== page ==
Crystal White started running about seven years ago to help ease the anxiety attributed to a rare liver disease that inflicted her daughter, Tigerlily.

“At the time, I just needed an outlet,” said White, 39, who grew up in Winthrop but lives in Falmouth. “The anxiety had built up over the years. I needed to do something. It was hard. So I did a little bit here and there, mostly just some (5-kilometer) races on my own. I just kept running.”

White hasn’t stopped, and on April 16 she and her sister, Heather Peel, 37, will run the Boston Marathon in honor of Tigerlily, 11, who suffers from the disease biliary atresia, a life-threatening disease that affects the bile ducts.

According to the American Liver Foundation, most children with biliary atresia won’t live beyond age 2 without successful treatment.

It has been 10 years since Tigerlily received part of her mother’s liver, a transplant that ultimately saved her life.

Peel and White will run the Boston Marathon to celebrate the milestone.

“This year is such a big year,” says White, who graduated from Winthrop High School in 1991. “It’s a huge milestone. To be 10 years out is just huge. The medicines today are better; there are less side effects. Ten years ago we didn’t discuss 10 years out. We didn’t have those conversations. They said you have to get through the first year first.”

The family did, and not long after, they forged a strong relationship with the American Liver Foundation and its Run for Research program.

The organization paired up patients with runners to help put faces to the fundraising cause.

“They wanted to give them stories to share with their fundraising efforts,” White said. “They wanted to put faces with the disease. After a few years, they convinced me to do it.”

White first ran the 7-mile Falmouth Road Race four years ago on Cape Cod. She was paired with Tigerlily.

“It really helped promote the cause,” White said. “From there it was, why not try a marathon? So, two years ago, I ran my first marathon.”

This year, to mark the transplant anniversary, White will run the Boston Marathon with her sister Peel, of Fayette.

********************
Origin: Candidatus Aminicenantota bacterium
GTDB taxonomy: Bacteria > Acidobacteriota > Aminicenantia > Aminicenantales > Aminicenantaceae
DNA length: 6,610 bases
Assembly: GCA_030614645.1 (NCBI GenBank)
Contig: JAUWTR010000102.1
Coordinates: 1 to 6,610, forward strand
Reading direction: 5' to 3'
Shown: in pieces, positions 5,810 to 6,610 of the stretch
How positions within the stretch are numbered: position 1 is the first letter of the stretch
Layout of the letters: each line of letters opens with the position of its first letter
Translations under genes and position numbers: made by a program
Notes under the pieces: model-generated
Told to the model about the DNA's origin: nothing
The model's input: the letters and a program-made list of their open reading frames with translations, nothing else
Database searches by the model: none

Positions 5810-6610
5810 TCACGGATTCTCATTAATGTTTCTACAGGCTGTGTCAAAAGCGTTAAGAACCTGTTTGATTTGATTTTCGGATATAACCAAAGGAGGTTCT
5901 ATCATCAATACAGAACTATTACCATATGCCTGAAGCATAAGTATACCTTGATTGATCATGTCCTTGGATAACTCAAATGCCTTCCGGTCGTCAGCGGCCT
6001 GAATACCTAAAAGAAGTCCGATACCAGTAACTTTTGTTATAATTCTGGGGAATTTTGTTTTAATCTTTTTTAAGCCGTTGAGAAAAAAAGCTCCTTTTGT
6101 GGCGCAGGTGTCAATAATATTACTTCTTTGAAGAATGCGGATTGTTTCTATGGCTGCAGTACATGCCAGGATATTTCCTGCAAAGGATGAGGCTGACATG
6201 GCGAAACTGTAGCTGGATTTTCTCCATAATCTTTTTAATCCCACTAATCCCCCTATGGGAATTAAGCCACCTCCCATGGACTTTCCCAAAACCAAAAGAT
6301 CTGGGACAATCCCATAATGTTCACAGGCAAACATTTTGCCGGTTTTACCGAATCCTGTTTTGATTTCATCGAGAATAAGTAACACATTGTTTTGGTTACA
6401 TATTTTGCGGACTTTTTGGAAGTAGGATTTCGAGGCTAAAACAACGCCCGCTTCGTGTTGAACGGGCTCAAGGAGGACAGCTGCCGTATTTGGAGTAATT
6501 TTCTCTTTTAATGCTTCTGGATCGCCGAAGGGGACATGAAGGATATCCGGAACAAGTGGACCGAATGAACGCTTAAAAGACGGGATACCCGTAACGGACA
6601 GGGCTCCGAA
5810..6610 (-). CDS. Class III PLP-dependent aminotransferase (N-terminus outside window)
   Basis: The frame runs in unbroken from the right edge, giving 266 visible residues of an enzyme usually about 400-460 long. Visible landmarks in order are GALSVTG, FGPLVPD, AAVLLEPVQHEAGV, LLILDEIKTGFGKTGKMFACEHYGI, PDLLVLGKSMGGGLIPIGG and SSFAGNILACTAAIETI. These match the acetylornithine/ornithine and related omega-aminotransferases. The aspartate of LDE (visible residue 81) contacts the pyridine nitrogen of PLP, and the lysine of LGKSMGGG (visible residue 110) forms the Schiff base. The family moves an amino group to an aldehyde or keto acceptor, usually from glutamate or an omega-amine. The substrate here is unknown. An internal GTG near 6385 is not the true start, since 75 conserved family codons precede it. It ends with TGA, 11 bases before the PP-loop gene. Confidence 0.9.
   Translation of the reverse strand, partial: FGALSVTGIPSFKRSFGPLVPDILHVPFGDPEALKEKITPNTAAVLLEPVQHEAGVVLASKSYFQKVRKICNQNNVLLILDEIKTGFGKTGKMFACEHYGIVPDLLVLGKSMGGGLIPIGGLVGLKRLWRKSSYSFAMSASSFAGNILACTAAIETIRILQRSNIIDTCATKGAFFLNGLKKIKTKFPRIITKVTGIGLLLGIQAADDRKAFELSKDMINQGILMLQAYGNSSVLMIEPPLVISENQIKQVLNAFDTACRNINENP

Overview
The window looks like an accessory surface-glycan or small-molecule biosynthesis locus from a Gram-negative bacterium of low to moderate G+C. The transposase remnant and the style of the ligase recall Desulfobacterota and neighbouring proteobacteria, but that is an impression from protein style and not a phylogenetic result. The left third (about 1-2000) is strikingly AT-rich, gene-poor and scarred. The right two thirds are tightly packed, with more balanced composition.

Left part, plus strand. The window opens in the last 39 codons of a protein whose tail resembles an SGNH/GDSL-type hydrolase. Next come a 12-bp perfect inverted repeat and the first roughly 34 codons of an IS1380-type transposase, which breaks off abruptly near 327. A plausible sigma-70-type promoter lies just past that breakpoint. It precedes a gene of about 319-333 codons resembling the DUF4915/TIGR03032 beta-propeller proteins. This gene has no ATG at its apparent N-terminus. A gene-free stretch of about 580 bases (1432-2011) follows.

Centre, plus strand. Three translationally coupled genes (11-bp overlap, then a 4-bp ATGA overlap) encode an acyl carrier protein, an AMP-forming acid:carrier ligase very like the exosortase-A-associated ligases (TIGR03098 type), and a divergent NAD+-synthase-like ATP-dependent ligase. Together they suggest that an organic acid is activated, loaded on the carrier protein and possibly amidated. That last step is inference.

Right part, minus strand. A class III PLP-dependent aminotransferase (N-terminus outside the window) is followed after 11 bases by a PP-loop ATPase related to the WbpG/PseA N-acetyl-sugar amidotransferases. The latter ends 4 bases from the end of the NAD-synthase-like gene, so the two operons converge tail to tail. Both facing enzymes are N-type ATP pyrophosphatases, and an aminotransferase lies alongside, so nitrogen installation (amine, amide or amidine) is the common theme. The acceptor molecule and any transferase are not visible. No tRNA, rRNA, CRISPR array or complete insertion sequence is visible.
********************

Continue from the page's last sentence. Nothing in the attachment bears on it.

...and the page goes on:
The sisters reached their goal of raising $4,000 for the American Liver Foundation.

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“Two years ago, I ran the marathon and I pulled my Achilles,” White said. “I was petrified. I did it on my own. I didn’t have anybody. It’s easier now to train with somebody, especially when you have the hard days. The long runs are so long.”

Added Peel, who’s never run a marathon: “I knew I could do it if my sister could do it. It’s been challenging but it does get easier every week. It’s easier every week. This year we’re celebrating. Crystal started the drum roll and I thought I should run this with her. She deserves to have someone run beside her. It’s a big year.”

More than 20 years ago, children diagnosed with biliary atresia rarely lived beyond their second birthday, let alone 10.

Tigerlily, who received the liver transplant shortly after she turned 1, is a sixth-grader at Falmouth Middle School.

“To get this far is pretty cool,” she said.

Tigerlily grew up in and out of hospitals, receiving numerous blood transfusions and other treatment.

While there is no known cure for the disease, each year brings more hope.

“For her, it’s forever,” White says. “A little cold can turn into something much bigger. There are still challenges moving forward, but in some ways we are in uncharted territories now. It’s a big unknown. It’s great, too, because every year it gets better. The medicines get better. We just stay proactive.”

White and her sister are near the end of their training. The long weekend runs of 16, 18 and even 21 miles are now in the past.

The sisters will taper off until the marathon.

“Doing this is just really rewarding, because we are giving back,” White said. “We are giving back to a pool that we were taking out of for a long time. It just helps keep things moving forward. We’ve come a long way. It’s quite incredible.”

Bill Stewart — 621-5640

[email protected]

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